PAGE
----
Last year, I was fortunate to visit Jaipur, where I interacted with Gulabo, (née Dhanwati), a world famous Kalbelia dancer.
I was amazed by her struggle to rise to such a level of excellence.
Walking into her modest house, I was unaware of what an inspiring afternoon lay ahead of me.
Gulabo has been born dancing, as she put it, and the youngest she could remember herself dance was as a 2 year old. Hailing from the nomadic kalbelia tribe of Rajasthan, she accompanied her father when he used to beg on the streets of the city, and danced to the tune of the ‘been’ and the ‘pungi’ , the traditional instruments of her art. Her society was completely against this, but her father stood by her. When she became hungry, he used to lovingly give her the milk leftover by the snakes to drink.
At the age of four however, she stopped accompanying her father, and got involved in household tasks such as rearing cattle, cutting wood etc.
At the age of nine, she was again allowed to dance on the festival day of Holi, in the month of phagun(spring), on the roads of the city, and she once again danced to the tune of the ‘dafli’, the ‘pungi’, and the ‘been’.
When she turned ten, in 1981, she performed at the annual Pushkar Festival in Rajasthan, along with other girls from the Kalbelia tribe, and was spotted by Himmat Singh and Tripti Pandey of the Tourism Department, who then called her to perform in a two day event.
As she was noticed, she was invited to perform in Jaipur, and her society was completely against her. Her father told society members that he would burn her alive if she didn’t succeed or went on the wrong path. They reluctantly agreed to this.
After this, she went on to perform in various venues in India and abroad.
She still travels, and visits France twice a month, where she produces music albums with Titi Robin, a French Jazz artist.
After hearing about her career, I proceeded to ask her about the Kalbelia tribe itself. According to her, this tribe has existed since the beginning of civilization. They are known for catching snakes and taking out the venom. Also, if any human is bitten by a snake, they have certain prayers to rid the body of the pain. Besides this, they care for snakes who are unwell. An interesting element of the tribe is that they use snake venom to make kajal, and because of this, no Kalbelia tribe member has spectacles. As far as cosmetics go, she says that the best application for someone’s skin is the sun and the wind; therefore the girls in her tribe have beautiful skin and hair.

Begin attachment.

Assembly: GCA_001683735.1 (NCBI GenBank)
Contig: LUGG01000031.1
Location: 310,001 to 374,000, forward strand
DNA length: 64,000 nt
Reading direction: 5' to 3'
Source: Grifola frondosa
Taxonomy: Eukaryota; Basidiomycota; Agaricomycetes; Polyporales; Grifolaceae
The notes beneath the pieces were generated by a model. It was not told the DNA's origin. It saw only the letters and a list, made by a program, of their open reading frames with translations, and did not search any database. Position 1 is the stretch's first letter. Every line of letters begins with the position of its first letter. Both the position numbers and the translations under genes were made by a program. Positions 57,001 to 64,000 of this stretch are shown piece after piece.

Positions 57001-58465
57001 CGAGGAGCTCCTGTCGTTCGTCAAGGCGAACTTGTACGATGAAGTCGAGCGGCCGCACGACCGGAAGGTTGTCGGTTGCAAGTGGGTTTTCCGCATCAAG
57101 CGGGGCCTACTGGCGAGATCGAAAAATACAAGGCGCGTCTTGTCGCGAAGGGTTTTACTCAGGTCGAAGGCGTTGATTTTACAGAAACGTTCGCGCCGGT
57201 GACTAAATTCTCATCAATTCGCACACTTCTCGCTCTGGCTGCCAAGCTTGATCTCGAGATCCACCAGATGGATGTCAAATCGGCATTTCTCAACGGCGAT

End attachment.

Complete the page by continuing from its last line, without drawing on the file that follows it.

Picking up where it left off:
Devotees of Guru Gorkakhnath and Kani Pavnath, they revere the snake, and worship it.
They are also affected by the policy of the government, which prohibits keeping snakes in captivity. The elders of the community are unhappy with this decision, as it takes away their livelihood.
As far as her dance is concerned, she says that she herself is the mother of this dance form, and she considers the stage her temple and the viewers as God, and wishes that all her viewers go home blessed.
When asked whether she would ever be a part of a fusion ensemble as far as her dance is concerned, she flatly refused, and answered that she wanted to keep its originality intact.
The songs she sings depict sadness and grief, one example of which is as follows: A young boy rears goats. One day, he decides to go to the Pushkar mela. Meanwhile, his uncle and aunt have a fight. He brings back some wood, and she assumes that he is going to kill her with it, and hence, starts abusing him. The boy however, doesn’t react, and in the morning, she realizes her mistake.
She designs the costumes and jewellery herself, and looks magnificent in the many pictures adorning her walls.
She has been invited to be a part of many films, both in India as well as Abroad, and has starred in Jungle Book. Her records have come out under the HMV label, and she has acted in movies with Rishi Kapoor.
It has often been suggested to her to move out of her existing house, and shift to a better location. However, she recalled her past, and told me about how her mother used to make tents for them to live in, using scraps of material. Hence, she is now happy with a roof over her head.
She has five children, out of which four are dancers, and they all consider her as their friend. Her husband is also very supportive of her.
She also wants to set up a school to teach Kalbelia dance to others but unfortunately the government is not giving her the adequate land. What is ironical is that she has been offered this opportunity from various governments abroad, but she has not been given this land from the Indian government. She is determined to continue this struggle, and build the school finally, and ensure that a future exists for this dance form.
Gulabo is a role model for the woman of today. From speaking a tribal language to being able to understand Hindi and also speak in several other languages including French and English, and from living in a tent and roaming around on the streets to having a house with a car, an traveling abroad frequently, she has surely come a long way. She owes her success to God, and is very optimistic about the future of this dance form. She stresses on female literacy, and hopes that parents don’t discriminate against the girl child.